“Resistless eloquence
“Wielded at will the fierce democracy;
“Shook th’ arsenal, and fulmin'd over Greece,
“To Macedon, and Artaxerxes' throne.”

In Collins's ode to Fear, the happy use of a single word identifies at once the Physical with the Moral Sublime, and concentrates the effects of their united force. “Tho' gentle pity claim her mingled part, “Yet all the thunders of the scene are thine !” The same word adds not a little to the effect of one of the sublimest descriptions in the book of Job. “Hast thou given the horse strength; hast thou “clothed his neck with thunder P’’” In the concluding stanza of one of Gray’s odes, if the bard, after his apostrophe to Edward, had been represented as falling on his sword, or as drowning himself in a pool at the summit of the rock, the Moral Sublime, so far as it arises from his heroical determination “to conquer and to die,” would not have been in the least diminished ; but how different from the complicated emotion produced by the images of altitude ; of depth ; of an impetuous and foaming flood; of darkness; and of etermity; all of which are crowded into the two last lines : “He spoke—and headlong from the mountain's height “Deep in the loaring tide he plunged to endless night.” Among the Grecian sages, Plato has been always more peculiarly characterized by the epithet Sublime; and, indeed, on various accounts, it is strong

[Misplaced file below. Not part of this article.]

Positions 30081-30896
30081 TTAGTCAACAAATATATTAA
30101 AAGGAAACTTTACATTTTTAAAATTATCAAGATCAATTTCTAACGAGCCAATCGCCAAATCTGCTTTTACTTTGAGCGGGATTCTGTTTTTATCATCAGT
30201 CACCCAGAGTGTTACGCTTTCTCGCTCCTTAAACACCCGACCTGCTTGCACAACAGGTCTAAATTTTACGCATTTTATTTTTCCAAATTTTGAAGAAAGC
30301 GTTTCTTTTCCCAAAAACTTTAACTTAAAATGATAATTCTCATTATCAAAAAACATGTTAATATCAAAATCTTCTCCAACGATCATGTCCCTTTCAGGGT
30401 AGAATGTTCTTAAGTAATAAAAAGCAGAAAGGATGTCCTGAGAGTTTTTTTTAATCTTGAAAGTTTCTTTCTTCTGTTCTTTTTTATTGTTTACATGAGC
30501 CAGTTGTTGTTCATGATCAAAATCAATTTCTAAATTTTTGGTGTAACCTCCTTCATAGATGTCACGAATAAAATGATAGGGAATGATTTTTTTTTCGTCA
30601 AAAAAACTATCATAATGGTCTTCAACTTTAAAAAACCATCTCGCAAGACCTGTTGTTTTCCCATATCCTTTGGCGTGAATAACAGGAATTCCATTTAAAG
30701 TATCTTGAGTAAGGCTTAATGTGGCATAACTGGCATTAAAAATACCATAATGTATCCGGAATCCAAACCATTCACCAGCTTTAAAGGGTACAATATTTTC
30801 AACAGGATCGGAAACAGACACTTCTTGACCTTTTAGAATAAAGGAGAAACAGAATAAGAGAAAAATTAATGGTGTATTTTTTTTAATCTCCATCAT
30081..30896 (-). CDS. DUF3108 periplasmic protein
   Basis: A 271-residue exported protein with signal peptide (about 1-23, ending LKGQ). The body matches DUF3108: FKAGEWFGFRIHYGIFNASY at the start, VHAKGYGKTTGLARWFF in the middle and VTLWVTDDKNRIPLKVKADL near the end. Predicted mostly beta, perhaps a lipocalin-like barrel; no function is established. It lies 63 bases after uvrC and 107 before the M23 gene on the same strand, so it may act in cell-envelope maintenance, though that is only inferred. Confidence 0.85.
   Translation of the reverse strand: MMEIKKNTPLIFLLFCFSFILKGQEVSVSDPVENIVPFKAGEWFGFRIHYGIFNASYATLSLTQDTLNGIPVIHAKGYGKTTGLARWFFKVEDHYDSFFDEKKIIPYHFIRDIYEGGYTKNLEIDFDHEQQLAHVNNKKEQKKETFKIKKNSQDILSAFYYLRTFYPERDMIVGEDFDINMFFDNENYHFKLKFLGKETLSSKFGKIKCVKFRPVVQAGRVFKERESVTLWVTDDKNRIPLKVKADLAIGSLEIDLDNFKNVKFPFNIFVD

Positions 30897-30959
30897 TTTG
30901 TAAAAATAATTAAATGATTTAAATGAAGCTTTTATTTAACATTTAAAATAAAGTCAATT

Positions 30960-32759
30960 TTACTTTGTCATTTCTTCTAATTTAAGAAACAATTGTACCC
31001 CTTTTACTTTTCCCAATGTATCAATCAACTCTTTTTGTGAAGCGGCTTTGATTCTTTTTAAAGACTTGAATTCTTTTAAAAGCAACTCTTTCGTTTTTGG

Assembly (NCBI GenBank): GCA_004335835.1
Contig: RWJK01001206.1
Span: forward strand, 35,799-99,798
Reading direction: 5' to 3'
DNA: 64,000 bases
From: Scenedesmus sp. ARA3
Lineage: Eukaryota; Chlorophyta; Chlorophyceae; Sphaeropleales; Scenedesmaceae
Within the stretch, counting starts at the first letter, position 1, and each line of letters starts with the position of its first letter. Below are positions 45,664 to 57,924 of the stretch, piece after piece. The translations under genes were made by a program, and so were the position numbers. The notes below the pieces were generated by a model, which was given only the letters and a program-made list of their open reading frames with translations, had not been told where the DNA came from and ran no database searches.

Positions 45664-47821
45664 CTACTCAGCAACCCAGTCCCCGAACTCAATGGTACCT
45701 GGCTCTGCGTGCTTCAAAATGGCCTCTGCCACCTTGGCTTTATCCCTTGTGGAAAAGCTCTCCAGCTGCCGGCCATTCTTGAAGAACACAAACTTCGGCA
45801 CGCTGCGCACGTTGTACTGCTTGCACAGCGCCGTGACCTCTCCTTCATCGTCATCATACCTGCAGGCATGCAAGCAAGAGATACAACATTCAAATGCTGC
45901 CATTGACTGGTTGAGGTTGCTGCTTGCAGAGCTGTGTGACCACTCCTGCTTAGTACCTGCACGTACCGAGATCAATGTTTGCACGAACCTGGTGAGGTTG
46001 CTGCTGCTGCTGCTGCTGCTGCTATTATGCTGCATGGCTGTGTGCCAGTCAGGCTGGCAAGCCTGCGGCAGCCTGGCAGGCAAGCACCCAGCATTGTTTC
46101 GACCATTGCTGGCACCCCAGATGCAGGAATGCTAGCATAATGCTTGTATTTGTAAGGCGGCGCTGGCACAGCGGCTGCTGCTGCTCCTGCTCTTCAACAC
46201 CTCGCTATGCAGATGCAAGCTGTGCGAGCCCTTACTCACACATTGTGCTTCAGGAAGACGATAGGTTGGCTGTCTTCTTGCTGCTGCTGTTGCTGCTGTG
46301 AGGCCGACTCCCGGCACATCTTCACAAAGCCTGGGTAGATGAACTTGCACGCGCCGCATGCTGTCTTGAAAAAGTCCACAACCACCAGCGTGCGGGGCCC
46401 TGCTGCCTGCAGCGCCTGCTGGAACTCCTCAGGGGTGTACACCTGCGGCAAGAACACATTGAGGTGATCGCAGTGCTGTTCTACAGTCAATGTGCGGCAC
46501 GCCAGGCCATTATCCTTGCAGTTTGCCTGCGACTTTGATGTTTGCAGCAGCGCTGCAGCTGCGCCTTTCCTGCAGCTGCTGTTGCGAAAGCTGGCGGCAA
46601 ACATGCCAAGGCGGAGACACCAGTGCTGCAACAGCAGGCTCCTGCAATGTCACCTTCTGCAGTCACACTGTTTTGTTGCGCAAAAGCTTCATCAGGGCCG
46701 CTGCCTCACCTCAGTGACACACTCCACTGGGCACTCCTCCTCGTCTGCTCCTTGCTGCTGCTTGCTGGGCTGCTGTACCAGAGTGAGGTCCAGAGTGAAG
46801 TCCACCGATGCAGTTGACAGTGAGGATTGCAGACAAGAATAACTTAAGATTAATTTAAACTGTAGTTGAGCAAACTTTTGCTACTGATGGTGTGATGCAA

ly and happily descriptive of the feelings inspired by

* Note (M. m.)